Grandma in the cargo area – yes.  She insisted!

Bathroom break and a chance to validate our directions.  It’s a good thing we stopped, in fact, because for a short time we’d been traveling the wrong way.  Though they may not be highly visible in this shot, my cousin Dillon (in front of the Dodge) is facing probably a dozen cows that were creeping closer to us.

Finally, we did reach our picnic destination along a small creek.

It took a few retakes (and a few laughs) to figure out Aunt Jodi’s iPhone timer and find something to use as a tripod.

The drive back down the mountain went much more quickly.  After retrieving the ILX, we made a customary stop at Mel’s Drive-In on Main Street in Beaver for ice cream.

Mom got a vanilla cone since twist cones weren’t available that day.

Saddle up!

And we’re off again.

What a great way to spend the afternoon with family!  Nothing like a road trip to bring us closer together.

Following are some of the other pictures from this weekend.

The ILX prior to this trip, by the way, got its first wax job with Meguiar’s Gold Class.  My fave!

Highway 93 in northwestern Arizona.  Home to Nothing.  Literally.  This town – if it can even be called that – is the town of Nothing.  Population 4.  The “All Mart” looks like it’s been closed for quite some time.  From a placard that’s since been removed from the site:

Town of Nothing Arizona. Founded 1977. Elevation 3269ft.
The staunch citizens of Nothing are full of Hope, Faith, and Believe in the work ethic. Through the years, these dedicated people had faith in Nothing, hoped for Nothing, worked at Nothing, for Nothing.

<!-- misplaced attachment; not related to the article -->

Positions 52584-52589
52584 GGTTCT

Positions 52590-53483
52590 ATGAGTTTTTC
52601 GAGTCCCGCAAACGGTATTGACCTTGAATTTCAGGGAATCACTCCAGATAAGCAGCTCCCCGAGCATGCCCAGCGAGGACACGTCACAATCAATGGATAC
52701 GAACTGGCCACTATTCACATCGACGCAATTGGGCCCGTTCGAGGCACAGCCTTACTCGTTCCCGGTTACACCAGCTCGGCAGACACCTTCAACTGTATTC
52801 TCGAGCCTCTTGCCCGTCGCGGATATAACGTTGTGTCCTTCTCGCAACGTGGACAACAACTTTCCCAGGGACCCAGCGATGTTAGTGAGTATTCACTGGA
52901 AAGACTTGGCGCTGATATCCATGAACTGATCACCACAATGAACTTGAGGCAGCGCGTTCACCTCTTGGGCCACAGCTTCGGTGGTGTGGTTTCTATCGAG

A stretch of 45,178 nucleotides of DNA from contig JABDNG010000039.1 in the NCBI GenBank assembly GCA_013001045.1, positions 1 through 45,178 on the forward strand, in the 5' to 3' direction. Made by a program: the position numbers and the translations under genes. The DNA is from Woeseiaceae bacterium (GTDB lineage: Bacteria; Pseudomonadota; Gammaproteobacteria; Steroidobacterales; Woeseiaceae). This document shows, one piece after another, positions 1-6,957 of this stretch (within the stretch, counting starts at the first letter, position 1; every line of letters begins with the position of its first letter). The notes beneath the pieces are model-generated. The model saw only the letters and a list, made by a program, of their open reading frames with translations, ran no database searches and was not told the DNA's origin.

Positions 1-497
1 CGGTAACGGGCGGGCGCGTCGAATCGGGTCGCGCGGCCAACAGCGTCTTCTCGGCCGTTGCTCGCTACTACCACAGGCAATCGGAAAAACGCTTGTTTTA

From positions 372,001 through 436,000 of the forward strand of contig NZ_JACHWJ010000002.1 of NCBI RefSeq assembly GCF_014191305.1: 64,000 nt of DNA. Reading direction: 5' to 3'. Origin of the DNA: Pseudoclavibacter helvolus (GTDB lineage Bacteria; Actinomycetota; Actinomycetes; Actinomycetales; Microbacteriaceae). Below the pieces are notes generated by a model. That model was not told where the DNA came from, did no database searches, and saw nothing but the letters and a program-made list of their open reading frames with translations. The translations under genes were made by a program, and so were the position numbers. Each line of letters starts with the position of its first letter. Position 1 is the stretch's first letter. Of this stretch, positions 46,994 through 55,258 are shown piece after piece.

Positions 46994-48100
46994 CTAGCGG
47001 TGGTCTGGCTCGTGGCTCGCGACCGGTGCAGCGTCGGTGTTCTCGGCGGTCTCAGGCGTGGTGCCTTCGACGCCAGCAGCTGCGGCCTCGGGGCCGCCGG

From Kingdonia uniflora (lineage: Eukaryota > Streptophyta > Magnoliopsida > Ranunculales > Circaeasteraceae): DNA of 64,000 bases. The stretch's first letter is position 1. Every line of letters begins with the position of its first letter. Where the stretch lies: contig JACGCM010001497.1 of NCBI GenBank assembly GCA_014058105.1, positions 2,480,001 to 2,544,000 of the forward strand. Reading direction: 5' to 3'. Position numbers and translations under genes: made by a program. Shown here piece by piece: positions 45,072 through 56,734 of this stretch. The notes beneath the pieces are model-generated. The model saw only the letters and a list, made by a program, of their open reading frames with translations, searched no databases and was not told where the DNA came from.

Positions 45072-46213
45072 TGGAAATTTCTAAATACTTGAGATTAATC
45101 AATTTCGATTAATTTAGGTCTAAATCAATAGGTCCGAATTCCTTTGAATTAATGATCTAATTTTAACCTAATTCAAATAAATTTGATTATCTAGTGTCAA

One of many call boxes along the highway.  While I had always thought these were kind of obsolete now that so many motorists are driving around with cellular telephones, the advantage of a call box in an emergency is that the exact location is immediately known by the dispatcher at the other end of the line.

Wikieup Auto Repair.  Wikieup, Arizona.  If you want their attention (per the sign to the left of the picture), you’ve got to “Honk 3 or 4 Times.  Or Call.”  Anyone need a spare hubcap or two?

Wikieup is also home to the Snoopy Rocket.  Yeah, I wasn’t sure what it was either.  But in this picture you can clearly see that the roadside attraction was clearly made out of a telephone pole and features a wooden Snoopy (or two) riding on top.  Bizarre?  You bet.  But totally worth stopping for an ILX photo-op.

I got Rick-Rolled by the ILX right around this time on Pandora – my ’80’s on 8′ station always gives me something to chair dance to!

St. George, Utah Legend sighting.  Rare 1991 L model “Golden Glow Pearl” coupe.  It’d seen better days but it’s a rare color!

Highway 91 in St. George became known as St. George Boulevard and is still one of the main arteries through town.  While many of the old relics of the mid-1900’s have long since been demolished, a few motels like the Sands Motel are still in operation.

I especially like that in the year 2012, the Sands is still advertising the fact that they’ve got color RCA TVs in each room.  When was the last time any of us saw a black and white TV?  I might actually pay extra to stay in a motel room that had one!